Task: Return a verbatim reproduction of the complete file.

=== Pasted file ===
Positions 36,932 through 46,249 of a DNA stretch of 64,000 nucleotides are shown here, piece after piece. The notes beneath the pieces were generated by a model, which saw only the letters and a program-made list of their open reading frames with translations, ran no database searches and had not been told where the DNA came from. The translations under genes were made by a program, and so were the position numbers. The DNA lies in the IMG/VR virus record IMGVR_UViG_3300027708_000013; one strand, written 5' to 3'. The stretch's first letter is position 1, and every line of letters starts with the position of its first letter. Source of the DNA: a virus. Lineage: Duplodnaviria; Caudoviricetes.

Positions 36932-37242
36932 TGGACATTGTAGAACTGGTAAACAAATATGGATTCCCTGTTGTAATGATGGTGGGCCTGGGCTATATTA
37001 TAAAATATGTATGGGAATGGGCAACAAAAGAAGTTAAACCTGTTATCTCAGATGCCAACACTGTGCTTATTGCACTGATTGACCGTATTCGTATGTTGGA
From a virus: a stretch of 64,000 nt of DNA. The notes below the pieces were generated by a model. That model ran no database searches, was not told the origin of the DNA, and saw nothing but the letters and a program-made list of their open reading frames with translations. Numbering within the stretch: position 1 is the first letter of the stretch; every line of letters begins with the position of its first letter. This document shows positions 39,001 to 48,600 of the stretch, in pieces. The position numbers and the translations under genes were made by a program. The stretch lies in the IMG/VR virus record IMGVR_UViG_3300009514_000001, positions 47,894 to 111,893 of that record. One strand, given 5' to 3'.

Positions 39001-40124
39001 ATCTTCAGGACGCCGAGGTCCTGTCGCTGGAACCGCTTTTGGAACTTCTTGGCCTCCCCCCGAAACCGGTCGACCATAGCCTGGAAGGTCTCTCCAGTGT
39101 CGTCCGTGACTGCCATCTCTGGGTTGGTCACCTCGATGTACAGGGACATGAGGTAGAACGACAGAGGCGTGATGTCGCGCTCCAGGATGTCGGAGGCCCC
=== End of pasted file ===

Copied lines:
Positions 36,932 through 46,249 of a DNA stretch of 64,000 nucleotides are shown here, piece after piece. The notes beneath the pieces were generated by a model, which saw only the letters and a program-made list of their open reading frames with translations, ran no database searches and had not been told where the DNA came from. The translations under genes were made by a program, and so were the position numbers. The DNA lies in the IMG/VR virus record IMGVR_UViG_3300027708_000013; one strand, written 5' to 3'. The stretch's first letter is position 1, and every line of letters starts with the position of its first letter. Source of the DNA: a virus. Lineage: Duplodnaviria; Caudoviricetes.

Positions 36932-37242
36932 TGGACATTGTAGAACTGGTAAACAAATATGGATTCCCTGTTGTAATGATGGTGGGCCTGGGCTATATTA
37001 TAAAATATGTATGGGAATGGGCAACAAAAGAAGTTAAACCTGTTATCTCAGATGCCAACACTGTGCTTATTGCACTGATTGACCGTATTCGTATGTTGGA
From a virus: a stretch of 64,000 nt of DNA. The notes below the pieces were generated by a model. That model ran no database searches, was not told the origin of the DNA, and saw nothing but the letters and a program-made list of their open reading frames with translations. Numbering within the stretch: position 1 is the first letter of the stretch; every line of letters begins with the position of its first letter. This document shows positions 39,001 to 48,600 of the stretch, in pieces. The position numbers and the translations under genes were made by a program. The stretch lies in the IMG/VR virus record IMGVR_UViG_3300009514_000001, positions 47,894 to 111,893 of that record. One strand, given 5' to 3'.

Positions 39001-40124
39001 ATCTTCAGGACGCCGAGGTCCTGTCGCTGGAACCGCTTTTGGAACTTCTTGGCCTCCCCCCGAAACCGGTCGACCATAGCCTGGAAGGTCTCTCCAGTGT
39101 CGTCCGTGACTGCCATCTCTGGGTTGGTCACCTCGATGTACAGGGACATGAGGTAGAACGACAGAGGCGTGATGTCGCGCTCCAGGATGTCGGAGGCCCC